[1] Booker CL, Kelly YJ, Sacker A. Gender differences in the associations between age trends of social media interaction and well-being among 10-15 year olds in the UK. BMC Public Health. 2018;18(1):321. doi:10.1186/s12889-018-5220-4

[2] Booker CL, Kelly YJ, Sacker A. Gender differences in the associations between age trends of social media interaction and well-being among 10-15 year olds in the UK. BMC Public Health. 2018;18(1):321. doi:10.1186/s12889-018-5220-4

[3] Vidal C, Lhaksampa T, Miller L, Platt R. Social media use and depression in adolescents: a scoping review. Int Rev Psychiatry. 2020;32(3):235-253. doi:10.1080/09540261.2020.1720623

[4] Zagorski N. Using many social media platforms linked with depression, anxiety risk. PN. 2017;52(2):1-1. doi:10.1176/appi.pn.2017.1b16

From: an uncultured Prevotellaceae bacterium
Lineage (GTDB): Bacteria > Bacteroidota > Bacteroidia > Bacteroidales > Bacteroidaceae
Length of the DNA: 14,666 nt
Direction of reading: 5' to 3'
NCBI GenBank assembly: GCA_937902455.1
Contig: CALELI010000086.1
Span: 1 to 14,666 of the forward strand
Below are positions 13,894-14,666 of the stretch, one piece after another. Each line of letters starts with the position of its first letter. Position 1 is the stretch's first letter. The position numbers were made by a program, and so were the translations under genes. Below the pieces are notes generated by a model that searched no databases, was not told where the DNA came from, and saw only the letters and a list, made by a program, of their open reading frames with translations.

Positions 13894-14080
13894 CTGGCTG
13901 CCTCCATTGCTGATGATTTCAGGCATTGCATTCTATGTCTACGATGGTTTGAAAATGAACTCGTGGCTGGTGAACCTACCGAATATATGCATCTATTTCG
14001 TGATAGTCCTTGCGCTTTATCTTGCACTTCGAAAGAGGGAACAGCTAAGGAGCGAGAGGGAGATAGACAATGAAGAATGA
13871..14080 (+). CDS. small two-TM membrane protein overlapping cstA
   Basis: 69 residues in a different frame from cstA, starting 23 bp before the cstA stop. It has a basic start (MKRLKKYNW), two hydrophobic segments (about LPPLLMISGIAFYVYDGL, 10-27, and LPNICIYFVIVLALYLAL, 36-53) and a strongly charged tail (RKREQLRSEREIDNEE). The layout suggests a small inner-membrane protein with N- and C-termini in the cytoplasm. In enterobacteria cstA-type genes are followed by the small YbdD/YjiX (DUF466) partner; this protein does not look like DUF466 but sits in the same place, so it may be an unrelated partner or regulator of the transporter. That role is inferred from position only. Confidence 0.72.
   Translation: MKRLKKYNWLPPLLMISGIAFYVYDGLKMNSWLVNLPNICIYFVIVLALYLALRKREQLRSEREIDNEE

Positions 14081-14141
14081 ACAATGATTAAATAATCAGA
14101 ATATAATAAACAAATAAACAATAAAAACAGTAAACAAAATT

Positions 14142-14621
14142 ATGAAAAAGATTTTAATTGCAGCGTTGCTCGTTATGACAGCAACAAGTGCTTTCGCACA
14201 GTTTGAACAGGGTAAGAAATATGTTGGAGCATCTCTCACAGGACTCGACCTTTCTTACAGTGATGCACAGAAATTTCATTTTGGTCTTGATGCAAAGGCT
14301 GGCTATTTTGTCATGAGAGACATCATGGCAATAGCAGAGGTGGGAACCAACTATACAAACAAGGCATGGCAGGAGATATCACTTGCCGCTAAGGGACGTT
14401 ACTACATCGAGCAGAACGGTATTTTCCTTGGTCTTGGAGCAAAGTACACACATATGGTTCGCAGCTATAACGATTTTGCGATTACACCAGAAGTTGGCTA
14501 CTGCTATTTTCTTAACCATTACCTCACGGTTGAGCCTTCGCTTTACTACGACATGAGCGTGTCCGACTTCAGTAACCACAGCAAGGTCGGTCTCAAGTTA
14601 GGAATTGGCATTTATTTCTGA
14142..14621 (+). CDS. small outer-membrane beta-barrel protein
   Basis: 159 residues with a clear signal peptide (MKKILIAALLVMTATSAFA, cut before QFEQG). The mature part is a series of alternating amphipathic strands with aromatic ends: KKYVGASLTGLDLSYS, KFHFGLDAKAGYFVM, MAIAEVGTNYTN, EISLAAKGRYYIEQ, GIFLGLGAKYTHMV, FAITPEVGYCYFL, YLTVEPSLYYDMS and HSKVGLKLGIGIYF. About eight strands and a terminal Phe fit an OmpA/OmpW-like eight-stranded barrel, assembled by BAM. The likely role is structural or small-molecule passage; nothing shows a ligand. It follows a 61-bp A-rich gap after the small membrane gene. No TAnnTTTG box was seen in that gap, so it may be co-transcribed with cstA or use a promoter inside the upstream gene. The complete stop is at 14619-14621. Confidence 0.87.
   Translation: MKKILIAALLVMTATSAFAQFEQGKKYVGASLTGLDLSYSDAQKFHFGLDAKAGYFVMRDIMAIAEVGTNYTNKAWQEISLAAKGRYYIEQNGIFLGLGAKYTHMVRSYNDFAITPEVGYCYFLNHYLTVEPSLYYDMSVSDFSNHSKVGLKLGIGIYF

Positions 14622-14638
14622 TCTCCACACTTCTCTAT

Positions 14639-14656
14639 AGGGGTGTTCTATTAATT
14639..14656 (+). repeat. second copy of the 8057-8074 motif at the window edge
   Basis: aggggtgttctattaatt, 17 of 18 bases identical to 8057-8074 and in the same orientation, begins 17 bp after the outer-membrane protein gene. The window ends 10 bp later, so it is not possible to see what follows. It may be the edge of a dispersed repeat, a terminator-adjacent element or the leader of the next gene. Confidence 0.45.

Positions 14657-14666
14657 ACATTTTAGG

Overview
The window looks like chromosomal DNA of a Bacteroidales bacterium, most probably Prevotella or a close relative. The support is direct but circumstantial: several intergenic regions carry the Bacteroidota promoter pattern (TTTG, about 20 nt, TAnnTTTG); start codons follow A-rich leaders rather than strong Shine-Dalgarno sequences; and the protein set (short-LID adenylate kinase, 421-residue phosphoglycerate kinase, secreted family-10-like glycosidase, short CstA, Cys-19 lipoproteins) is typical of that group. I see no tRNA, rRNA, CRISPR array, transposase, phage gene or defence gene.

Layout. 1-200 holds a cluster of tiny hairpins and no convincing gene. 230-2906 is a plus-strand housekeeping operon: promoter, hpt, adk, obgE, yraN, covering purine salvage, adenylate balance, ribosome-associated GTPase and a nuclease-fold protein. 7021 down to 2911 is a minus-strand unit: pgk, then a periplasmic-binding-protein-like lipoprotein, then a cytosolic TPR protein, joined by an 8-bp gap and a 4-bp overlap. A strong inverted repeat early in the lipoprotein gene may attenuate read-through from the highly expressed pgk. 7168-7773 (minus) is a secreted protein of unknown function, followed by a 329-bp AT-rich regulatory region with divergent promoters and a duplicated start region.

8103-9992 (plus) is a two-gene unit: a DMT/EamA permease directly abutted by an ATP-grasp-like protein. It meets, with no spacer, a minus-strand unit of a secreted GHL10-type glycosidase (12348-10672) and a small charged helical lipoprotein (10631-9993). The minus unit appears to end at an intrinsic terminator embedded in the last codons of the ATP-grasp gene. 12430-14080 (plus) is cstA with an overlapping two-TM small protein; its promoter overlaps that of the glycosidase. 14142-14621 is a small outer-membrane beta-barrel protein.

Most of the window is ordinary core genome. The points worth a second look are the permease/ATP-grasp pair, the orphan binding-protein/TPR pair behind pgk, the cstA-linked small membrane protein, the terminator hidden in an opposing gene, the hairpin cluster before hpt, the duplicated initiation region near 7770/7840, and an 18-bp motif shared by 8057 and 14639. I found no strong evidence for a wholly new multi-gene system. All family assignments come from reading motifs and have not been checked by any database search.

[5] Ra CK, Cho J, Stone MD, et al. Association of digital media use with subsequent symptoms of attention-deficit/hyperactivity disorder among adolescents. JAMA. 2018;320(3):255. doi:10.1001/jama.2018.8931

 


 

Fiona Yassin is the International Clinical Director of The Wave Clinic. Fiona is a UK Registered Adolescent and Family Psychotherapist and Clinical Supervisor (Licence number #361609 NCP/ICP), further trained in the specialty of Eating Disorders and Borderline Personality Disorder Treatment. Fiona is trained in FBT (Family Based Therapy), CBTE for eating disorders, FREED (King’s College, London), EMDR for eating disorders (EMDRIA) and has a Post-Graduate Diploma in Neuroscience and Trauma from the University of Tennessee, Knoxville.

Fiona works with international families and family offices from the UK, Dubai, Kuwait, Singapore and Malaysia. Fiona can be contacted by email on [email protected].